On the junction of Monmouth Place and Charlotte Street is this interesting garage sign. I couldn't see if the garage was still there but the sign itself is in good condition. Apparently the Cleveland Petrols brand name finally disappeared in 1973 when the garages all became Esso so at least we can see the last possible date it was painted
And finally, although not strictly speaking a ghost sign, I couldn't help but be taken with this partially revealed glass-painted shop front. I'm also pretty sure that the current owners have left it for everyone to enjoy rather than it being a case of 'repairs in progress' or some such which was my initial thought. There's an interesting photo available of the shop as it was in 1966 which shows the signage pretty much as it currently looks. Lonelyplanet also have an image similar to mine below but sadly you can see the deterioration that has taken place over time
 
W.D.Lane - Abbey Dairy The only snippet I can find about the Abbey Dairy comes as a excerpt  from the The Dairy Engineer of 1936 and sadly concerns a case of mislabelling "Bath. — Before the Justices on the 6th ult., FE Barnard, trading as F. Barnard & Son, Abbey Dairy, Bath, was fined 20s., also 17s. 6d. costs, for exposing for sale milk in bottles bearing the name and mark thereon of Norton Dairies"

So that's it for Bath. All of this and more besides in just a day or so. It makes South Wimbledon look barren in comparison...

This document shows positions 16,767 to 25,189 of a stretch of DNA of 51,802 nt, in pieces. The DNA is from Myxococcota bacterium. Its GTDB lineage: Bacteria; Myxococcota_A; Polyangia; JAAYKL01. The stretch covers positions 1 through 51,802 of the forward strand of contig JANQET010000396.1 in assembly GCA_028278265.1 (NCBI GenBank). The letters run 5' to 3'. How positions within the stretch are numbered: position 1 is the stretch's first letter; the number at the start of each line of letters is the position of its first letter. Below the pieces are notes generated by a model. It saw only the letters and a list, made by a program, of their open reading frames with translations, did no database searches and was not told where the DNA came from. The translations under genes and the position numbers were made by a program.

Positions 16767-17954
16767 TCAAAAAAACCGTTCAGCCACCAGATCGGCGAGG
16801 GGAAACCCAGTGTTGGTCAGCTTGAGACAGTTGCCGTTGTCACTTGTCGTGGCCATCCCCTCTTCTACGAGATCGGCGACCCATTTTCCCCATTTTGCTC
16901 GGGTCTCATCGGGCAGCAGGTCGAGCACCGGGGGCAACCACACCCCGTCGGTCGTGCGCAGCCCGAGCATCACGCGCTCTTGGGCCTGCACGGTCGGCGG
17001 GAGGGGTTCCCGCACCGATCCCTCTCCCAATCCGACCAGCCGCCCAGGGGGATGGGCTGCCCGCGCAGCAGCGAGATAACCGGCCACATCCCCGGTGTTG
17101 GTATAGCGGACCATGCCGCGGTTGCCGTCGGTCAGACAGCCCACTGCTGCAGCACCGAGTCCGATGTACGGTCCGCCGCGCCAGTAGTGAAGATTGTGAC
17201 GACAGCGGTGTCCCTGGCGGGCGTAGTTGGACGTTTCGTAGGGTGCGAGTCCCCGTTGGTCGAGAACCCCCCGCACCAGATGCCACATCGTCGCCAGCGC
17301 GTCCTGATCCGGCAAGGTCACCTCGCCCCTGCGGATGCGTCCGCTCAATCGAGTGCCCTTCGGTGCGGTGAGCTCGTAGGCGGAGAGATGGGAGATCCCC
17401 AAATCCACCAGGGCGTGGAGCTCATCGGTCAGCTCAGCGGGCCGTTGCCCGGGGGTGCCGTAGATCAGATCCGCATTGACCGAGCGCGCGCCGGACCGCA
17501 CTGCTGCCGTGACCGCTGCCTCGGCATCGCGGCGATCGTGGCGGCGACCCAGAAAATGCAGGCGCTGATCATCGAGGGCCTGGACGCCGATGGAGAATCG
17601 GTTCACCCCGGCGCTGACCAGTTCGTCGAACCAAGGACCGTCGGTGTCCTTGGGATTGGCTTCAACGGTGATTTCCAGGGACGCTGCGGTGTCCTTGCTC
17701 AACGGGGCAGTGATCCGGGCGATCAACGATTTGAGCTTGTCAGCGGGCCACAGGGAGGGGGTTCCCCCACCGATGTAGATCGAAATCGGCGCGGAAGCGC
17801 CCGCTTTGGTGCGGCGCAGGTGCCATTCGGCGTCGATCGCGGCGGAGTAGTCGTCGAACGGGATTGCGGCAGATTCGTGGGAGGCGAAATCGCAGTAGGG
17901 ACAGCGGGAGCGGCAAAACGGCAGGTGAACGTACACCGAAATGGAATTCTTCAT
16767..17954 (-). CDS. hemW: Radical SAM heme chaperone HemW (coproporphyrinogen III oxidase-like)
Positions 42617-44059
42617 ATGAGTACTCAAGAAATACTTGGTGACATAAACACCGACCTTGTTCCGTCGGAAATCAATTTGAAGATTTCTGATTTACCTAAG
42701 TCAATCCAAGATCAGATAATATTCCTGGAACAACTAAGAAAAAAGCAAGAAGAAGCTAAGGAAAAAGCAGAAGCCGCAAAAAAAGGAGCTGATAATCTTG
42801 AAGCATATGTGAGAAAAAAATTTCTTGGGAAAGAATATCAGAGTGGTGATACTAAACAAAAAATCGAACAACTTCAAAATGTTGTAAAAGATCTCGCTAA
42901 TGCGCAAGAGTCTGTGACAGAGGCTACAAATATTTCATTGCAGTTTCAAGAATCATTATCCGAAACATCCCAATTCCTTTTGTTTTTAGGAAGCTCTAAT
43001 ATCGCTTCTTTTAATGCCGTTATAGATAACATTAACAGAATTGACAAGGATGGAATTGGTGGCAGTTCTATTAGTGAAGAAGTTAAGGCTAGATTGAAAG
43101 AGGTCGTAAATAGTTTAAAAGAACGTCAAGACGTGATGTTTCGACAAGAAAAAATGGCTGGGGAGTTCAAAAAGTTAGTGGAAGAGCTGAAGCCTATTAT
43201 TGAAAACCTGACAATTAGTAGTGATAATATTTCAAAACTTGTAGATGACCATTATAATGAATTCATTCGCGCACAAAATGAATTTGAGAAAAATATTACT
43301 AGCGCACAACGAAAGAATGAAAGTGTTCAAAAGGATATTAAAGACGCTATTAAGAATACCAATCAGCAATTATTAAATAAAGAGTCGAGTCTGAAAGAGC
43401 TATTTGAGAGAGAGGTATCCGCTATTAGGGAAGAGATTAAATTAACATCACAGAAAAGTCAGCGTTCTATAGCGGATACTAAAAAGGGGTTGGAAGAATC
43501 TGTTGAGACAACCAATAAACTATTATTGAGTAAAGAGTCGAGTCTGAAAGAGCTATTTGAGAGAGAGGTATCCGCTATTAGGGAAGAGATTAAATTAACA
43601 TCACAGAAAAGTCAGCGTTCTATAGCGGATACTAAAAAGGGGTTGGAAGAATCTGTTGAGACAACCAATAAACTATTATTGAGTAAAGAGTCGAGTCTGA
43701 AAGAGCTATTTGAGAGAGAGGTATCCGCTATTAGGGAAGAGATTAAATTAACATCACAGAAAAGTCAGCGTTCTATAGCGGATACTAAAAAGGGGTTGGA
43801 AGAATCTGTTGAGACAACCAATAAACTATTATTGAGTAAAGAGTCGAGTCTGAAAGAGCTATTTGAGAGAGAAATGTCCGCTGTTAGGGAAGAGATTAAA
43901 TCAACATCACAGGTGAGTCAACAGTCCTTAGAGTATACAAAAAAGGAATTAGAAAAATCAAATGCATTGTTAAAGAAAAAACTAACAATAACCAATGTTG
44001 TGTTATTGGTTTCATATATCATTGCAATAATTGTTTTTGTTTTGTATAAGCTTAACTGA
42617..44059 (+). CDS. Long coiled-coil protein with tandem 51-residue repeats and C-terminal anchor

6 comments:

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Sebastien Ardouin said...
This comment has been removed by the author.
Sebastien Ardouin said...

Lovely selection from the great city of Bath.
Nestle used the site in Hot Bath Street twice. Their adverts covered one for a grocery store but I didn't manage to identify which one (more here).
The second sign is for The House of Tupra, a business that still exists.
Between the 1770s and 1860s there were several circulating libraries in Milsom Street. The one at number 43, which from 1829 was run by Eliza Williams, remained opened until 1868. Mrs Williams then moved to other premises where she kept her circulating library opened for another four or five years (more info here).
South Wimbledon may not have as many ghost signs as Bath but you have certainly proven with your posts that there is no lack of fascinating places and interesting facts about the area. I shall be looking forward to the next post!

Rickshaw Challenge said...

Beautiful photos! You have a real knack for it. Thank you for sharing them.